80 Following

Allusion is not Illusion

You'll pry my books off my cold, dead body. By the time you shift them all I'll be flat and dessicated.

Currently reading

Winter's Tales
Karen Blixen, Isak Dinesen
Black Lamb and Grey Falcon (Penguin Classics)
Rebecca West, Christopher Hitchens
Jonathan Strange & Mr Norrell
Susanna Clarke
Already Dead
Charlie Huston
The Rings of Saturn
W.G. Sebald, Michael Hulse
Lady Audley's Secret
Mary Elizabeth Braddon, David Skilton
Unequal Protection: How Corporations Became "People" - And How You Can Fight Back
Thom Hartmann
The City, Not Long After
Pat Murphy
You Can Sketch: A Step-by-Step Guide for Absolute Beginners
Jackie Simmonds
Lonely Werewolf Girl
Martin Millar
Devil of the Highlands - Lynsay Sands These characters were just too dumb to hate. I didn't give a shit about them or their weak-ass romances or the lame, obvious solution to the "mystery" that everyone else in the town keep (there seem to only be like 20 people living here for Duncan to be lord of, which is lucky because he's a dim-bulb) has been studiously ignoring for years because solving it just made things awkward for everyone. Those medieval Scots, so c'est la vie with their public undressing and seducing of teenagers and dismissal of serial murders. Oh well! These things happen! Why look for trouble?

I felt like I should feel sorry for Evelinde, who aside from some good kilt-lovin' has a pretty horrific life. Her dad dies and she's left to be abused by horrible stepmother, who hates her for no reason. She gets married off to a guy she expects to be cruel. She falls! Out of trees, off horses, into streams, down stairs, in the path of bulls. Evelinde spends the whole book black-and-blue. Poor klutz. Her husband, while actually kindly and good in bed, is emotionally deaf and can't fathom obvious-to-the-village-idiot type ideas like how a person might want a change of clothes when moving to a new home or that maybe you should stick around to introduce your new wife to your family. Or talk to her, ever.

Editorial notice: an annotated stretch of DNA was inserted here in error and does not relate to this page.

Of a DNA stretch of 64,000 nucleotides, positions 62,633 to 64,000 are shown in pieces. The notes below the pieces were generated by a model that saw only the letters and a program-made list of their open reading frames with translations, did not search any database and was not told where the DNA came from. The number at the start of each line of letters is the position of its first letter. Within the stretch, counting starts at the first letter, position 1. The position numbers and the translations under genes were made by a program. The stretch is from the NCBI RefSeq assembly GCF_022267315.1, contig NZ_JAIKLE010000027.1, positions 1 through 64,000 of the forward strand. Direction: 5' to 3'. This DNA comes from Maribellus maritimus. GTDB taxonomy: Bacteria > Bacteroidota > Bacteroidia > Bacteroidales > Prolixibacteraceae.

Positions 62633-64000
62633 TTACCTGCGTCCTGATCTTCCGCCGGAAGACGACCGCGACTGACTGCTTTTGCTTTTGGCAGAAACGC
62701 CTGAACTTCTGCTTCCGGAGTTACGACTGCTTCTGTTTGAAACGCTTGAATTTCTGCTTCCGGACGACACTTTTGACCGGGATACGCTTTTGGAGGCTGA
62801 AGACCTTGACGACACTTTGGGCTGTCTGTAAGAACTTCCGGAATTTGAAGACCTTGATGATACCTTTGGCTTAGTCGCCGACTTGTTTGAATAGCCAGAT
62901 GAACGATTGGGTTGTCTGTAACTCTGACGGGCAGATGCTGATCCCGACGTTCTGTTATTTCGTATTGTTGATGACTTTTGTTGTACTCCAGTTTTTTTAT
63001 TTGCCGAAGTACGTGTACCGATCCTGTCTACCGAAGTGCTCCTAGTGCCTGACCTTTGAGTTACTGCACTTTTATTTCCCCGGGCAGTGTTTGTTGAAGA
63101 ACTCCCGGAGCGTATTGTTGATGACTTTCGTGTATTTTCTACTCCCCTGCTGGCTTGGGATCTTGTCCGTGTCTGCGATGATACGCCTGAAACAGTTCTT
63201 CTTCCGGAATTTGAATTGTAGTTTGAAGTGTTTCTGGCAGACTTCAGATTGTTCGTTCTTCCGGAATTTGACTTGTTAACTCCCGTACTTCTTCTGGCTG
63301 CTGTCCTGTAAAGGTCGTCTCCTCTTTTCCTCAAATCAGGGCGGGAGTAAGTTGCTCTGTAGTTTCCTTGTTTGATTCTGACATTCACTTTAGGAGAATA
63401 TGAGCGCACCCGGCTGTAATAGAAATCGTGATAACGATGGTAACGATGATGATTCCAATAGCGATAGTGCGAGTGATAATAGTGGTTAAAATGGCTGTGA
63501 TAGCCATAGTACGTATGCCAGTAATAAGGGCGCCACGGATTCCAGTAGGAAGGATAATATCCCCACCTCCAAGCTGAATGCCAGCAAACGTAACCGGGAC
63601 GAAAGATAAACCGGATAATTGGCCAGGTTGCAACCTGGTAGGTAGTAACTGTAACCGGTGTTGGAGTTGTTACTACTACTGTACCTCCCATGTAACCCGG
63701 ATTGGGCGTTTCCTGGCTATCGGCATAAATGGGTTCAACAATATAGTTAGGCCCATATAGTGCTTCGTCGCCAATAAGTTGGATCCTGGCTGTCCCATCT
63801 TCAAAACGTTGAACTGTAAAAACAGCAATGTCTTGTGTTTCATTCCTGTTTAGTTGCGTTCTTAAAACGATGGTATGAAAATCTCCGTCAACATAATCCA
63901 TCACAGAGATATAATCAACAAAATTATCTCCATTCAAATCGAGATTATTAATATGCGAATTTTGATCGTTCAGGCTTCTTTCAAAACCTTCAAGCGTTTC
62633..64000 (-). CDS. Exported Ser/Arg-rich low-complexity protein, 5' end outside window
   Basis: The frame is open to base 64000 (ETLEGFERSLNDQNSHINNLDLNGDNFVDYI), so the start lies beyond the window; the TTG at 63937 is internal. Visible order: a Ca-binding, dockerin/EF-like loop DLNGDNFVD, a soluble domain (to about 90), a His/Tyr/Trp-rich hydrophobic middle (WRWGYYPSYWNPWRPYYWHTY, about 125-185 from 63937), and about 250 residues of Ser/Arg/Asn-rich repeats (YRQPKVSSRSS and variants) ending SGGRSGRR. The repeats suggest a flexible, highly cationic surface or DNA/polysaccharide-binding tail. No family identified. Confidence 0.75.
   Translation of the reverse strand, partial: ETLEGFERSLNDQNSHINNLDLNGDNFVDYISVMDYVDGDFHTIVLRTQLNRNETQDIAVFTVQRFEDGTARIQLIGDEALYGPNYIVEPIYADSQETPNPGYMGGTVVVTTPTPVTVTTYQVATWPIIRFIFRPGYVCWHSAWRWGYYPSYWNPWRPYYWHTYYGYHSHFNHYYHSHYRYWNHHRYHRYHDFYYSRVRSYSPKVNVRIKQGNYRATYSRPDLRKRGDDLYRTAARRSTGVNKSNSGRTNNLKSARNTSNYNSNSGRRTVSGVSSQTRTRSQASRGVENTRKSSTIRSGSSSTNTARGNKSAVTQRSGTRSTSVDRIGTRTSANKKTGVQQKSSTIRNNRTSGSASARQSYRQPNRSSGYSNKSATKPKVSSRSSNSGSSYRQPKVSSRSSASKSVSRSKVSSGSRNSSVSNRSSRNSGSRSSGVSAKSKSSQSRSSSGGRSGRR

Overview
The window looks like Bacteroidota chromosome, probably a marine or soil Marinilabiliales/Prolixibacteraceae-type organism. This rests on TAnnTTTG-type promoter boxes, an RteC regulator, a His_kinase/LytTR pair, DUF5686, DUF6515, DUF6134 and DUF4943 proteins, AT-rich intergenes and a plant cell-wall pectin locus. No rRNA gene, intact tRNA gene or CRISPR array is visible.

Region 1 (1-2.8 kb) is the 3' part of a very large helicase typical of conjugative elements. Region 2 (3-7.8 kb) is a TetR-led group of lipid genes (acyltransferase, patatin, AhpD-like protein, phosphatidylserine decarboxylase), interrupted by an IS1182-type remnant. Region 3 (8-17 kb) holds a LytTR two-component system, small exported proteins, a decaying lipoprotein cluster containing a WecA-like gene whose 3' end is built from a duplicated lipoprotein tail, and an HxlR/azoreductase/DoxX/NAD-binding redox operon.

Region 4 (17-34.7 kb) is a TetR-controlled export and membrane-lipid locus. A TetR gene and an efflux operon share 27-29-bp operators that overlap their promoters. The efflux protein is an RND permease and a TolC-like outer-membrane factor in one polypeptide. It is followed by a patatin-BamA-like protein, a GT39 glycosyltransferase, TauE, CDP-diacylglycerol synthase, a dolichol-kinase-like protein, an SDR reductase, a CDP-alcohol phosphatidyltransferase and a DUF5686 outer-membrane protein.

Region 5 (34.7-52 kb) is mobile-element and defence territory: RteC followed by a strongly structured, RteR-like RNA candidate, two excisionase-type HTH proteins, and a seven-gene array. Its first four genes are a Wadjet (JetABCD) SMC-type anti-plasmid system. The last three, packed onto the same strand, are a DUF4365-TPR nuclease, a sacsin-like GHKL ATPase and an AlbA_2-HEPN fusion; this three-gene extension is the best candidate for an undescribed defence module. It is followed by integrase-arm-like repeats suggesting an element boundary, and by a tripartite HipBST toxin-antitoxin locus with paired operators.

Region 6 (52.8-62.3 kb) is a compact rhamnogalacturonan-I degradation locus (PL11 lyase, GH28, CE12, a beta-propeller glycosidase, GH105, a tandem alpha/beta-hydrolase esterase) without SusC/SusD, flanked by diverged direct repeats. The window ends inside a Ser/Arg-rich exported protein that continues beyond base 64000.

But in fact, I only ever felt a slight cringing pity for her during scenes like the one where her new neighbors show up for an unannounced inspection of her right after she gets her gown torn open by a bull her husband was baiting (nice, right?) and then has her husband drag her around by the back of her dress like a naughty child being humiliated by old-fashioned parents. I couldn't really feel for her because 1) see paragraph one, and 2) the author continually undermined any emotional pathos with slapstick humor. I never managed to decide whether Sands was meaning to be funny or not, but her characters' constant pratfalls into streams and over fences certainly distracted from any potential emotional engagement.

The only person I genuinely felt sorry for was Maggie, Duncan's dead first wife. She was in love with a man who merely tolerated her and hardly cared when she died. And she died quite young, murdered by someone she trusted. Her death is merely a plot device; if not for its relationship to other murders no one would even bother to investigate it. But we're not supposed to care about Maggie. Apparently, Duncan's neglectful treatment of his first wife isn't supposed to reflect badly on him. Because he's a man! And men don't get the "feeling" stuff, or converse (except with each other, about manly thing like horses and hunting). Only men who are Vile Seducers make small talk with women.

This wasn't a good mystery, and it shocks me that Sands appears to be a successful romance writer. While I've read more offensive and worse written romances, this really lacked an emotional register. I won't even get into how inauthentic her "medieval Scotland" is or how people didn't wear kilts till the 16th century...